MuM says it can manage the dip caused by Autodesk subs transition

Oct 24, 2016 | Hot Topics

Germany’s Mensch und Maschine today announced results for the third quarter and first 9 months of 2016 — its results are usually a good preview of what we can expect from other PLMish companies and from Autodesk, since MuM is one of its largest resellers.

For the first 9 months of 2016, revenue was up 7% to €128 million, led by 12% revenue growth from its proprietary software brands. The VAR business (remember, stressed by the conversion to subscriptions for its Autodesk offerings), reported revenue up 5%. Revenue MuM Software was €34 million while the VAR segment reported total revenue of €94 million.

I don’t typically report profitability metrics but it’s important to monitor the health of Autodesk VARs like MuM to give some sense of what Autodesk’s other, non-public VARS are also going through given the change from perpetual/maintenance to subscriptions. MuM reports that gross margins in total climbed to a new record of €68 million, up 10%, led by its proprietary software but with the VAR business also contributing 6% growth — so a bit ahead of revenue growth. That total, however, hides the details: The gross margin from the VAR business was up 6% to €35 million but includes €19 million in services revenue (up 22%). Looking just at Autodesk software, MuM says that gross margins fell 7% to €16 million due to the transition from license sales to a subscriptions. The lesson: diversification is crucial. More than one revenue stream, more control over your own destiny.

For Q3, revenue was €39.8 million, up 5%. MuM Software revenue was €10.5 million, up 11%; revenue from the VAR business was €36.7 million, essentially flat with respect to last year.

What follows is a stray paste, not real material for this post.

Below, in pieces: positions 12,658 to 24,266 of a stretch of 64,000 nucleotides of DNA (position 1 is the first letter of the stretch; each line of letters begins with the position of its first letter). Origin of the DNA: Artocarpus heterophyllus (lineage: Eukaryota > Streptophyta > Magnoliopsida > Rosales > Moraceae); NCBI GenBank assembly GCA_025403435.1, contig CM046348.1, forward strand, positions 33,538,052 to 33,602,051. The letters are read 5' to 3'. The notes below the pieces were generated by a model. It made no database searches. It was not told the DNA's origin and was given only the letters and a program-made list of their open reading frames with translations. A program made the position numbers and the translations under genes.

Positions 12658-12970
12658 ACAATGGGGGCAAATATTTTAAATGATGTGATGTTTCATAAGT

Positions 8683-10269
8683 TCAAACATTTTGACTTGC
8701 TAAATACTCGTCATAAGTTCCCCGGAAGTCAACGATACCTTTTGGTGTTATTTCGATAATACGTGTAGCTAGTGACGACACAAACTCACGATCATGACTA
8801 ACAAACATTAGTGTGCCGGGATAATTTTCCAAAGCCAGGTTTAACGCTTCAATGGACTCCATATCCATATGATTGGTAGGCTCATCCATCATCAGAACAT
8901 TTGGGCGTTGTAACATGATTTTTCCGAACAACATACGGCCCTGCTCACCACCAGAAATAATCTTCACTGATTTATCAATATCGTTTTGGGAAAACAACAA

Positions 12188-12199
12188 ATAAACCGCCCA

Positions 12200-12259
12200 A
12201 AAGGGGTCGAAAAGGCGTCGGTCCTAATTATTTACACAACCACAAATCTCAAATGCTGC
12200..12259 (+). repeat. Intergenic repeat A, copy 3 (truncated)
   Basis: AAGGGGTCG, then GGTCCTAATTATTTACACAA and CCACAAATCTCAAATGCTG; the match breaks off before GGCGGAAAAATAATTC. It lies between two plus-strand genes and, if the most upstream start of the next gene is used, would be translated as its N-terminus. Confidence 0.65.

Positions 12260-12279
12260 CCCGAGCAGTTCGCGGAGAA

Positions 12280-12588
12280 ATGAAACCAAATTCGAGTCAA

It’s quite telling that MuM CEO Adi Drotleff phrases his prepared remarks this way: [We are] ‘not only optimistic for M+M’s proprietary business, but also like the mid-term perspective of the Autodesk transition: As the annual rental charges at 30-40% of list prices are significantly higher than the approximately 15% maintenance fees after license sales, we principally appreciate the transition to a rental model, in accordance with the financial market, and expect the Autodesk business to be back to a significant growth contribution by Q4/2017. This means that our mid-term annual growth targets … are well underlined.’

“We appreciate the transition to a rental model” and “expect the Autodesk business to be back to a significant growth contribution by Q4/2017” says it all: there will definitely be a dip but the math says it will reverse by late next year — the key is making it across that dip to the upswing. MuM appears to be managing it well. It exited the pure distribution business a couple of years ago and is focusing heavily on its own software (growing fast but still only 26% of total revenue this year) and high-value services offerings around Open Mind as well as Autodesk products.

Notice that MuM isn’t making an unqualified endorsement of the switch to subs but rather saying that it’s survivable. Other Autodesk VARs, who didn’t exit lower-value businesses and who don’t have a decent, high-margin additional revenue stream, might be far more stressed.

Mr. Drotleff still expects to see total revenue of about €170 million in 2016.